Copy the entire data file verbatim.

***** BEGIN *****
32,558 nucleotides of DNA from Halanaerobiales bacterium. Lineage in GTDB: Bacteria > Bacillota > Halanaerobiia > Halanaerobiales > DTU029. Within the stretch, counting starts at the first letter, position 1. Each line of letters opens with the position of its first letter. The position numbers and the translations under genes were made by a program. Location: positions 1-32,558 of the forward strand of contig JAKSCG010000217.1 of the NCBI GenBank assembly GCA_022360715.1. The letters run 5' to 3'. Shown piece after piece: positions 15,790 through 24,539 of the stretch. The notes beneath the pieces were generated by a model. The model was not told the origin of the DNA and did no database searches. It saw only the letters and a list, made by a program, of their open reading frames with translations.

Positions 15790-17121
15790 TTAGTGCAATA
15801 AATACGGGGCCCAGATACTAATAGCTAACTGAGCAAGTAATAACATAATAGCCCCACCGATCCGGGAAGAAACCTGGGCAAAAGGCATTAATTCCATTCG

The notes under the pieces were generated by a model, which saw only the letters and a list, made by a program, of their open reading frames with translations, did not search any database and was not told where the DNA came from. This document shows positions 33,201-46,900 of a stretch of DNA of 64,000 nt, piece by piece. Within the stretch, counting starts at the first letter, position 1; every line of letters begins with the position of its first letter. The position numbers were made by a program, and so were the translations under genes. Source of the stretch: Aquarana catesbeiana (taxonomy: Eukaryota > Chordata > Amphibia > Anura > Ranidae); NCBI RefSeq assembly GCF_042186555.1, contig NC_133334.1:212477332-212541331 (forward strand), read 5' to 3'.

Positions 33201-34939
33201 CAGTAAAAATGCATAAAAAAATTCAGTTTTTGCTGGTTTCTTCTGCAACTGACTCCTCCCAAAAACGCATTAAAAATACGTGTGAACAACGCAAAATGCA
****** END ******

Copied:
32,558 nucleotides of DNA from Halanaerobiales bacterium. Lineage in GTDB: Bacteria > Bacillota > Halanaerobiia > Halanaerobiales > DTU029. Within the stretch, counting starts at the first letter, position 1. Each line of letters opens with the position of its first letter. The position numbers and the translations under genes were made by a program. Location: positions 1-32,558 of the forward strand of contig JAKSCG010000217.1 of the NCBI GenBank assembly GCA_022360715.1. The letters run 5' to 3'. Shown piece after piece: positions 15,790 through 24,539 of the stretch. The notes beneath the pieces were generated by a model. The model was not told the origin of the DNA and did no database searches. It saw only the letters and a list, made by a program, of their open reading frames with translations.

Positions 15790-17121
15790 TTAGTGCAATA
15801 AATACGGGGCCCAGATACTAATAGCTAACTGAGCAAGTAATAACATAATAGCCCCACCGATCCGGGAAGAAACCTGGGCAAAAGGCATTAATTCCATTCG

The notes under the pieces were generated by a model, which saw only the letters and a list, made by a program, of their open reading frames with translations, did not search any database and was not told where the DNA came from. This document shows positions 33,201-46,900 of a stretch of DNA of 64,000 nt, piece by piece. Within the stretch, counting starts at the first letter, position 1; every line of letters begins with the position of its first letter. The position numbers were made by a program, and so were the translations under genes. Source of the stretch: Aquarana catesbeiana (taxonomy: Eukaryota > Chordata > Amphibia > Anura > Ranidae); NCBI RefSeq assembly GCF_042186555.1, contig NC_133334.1:212477332-212541331 (forward strand), read 5' to 3'.

Positions 33201-34939
33201 CAGTAAAAATGCATAAAAAAATTCAGTTTTTGCTGGTTTCTTCTGCAACTGACTCCTCCCAAAAACGCATTAAAAATACGTGTGAACAACGCAAAATGCA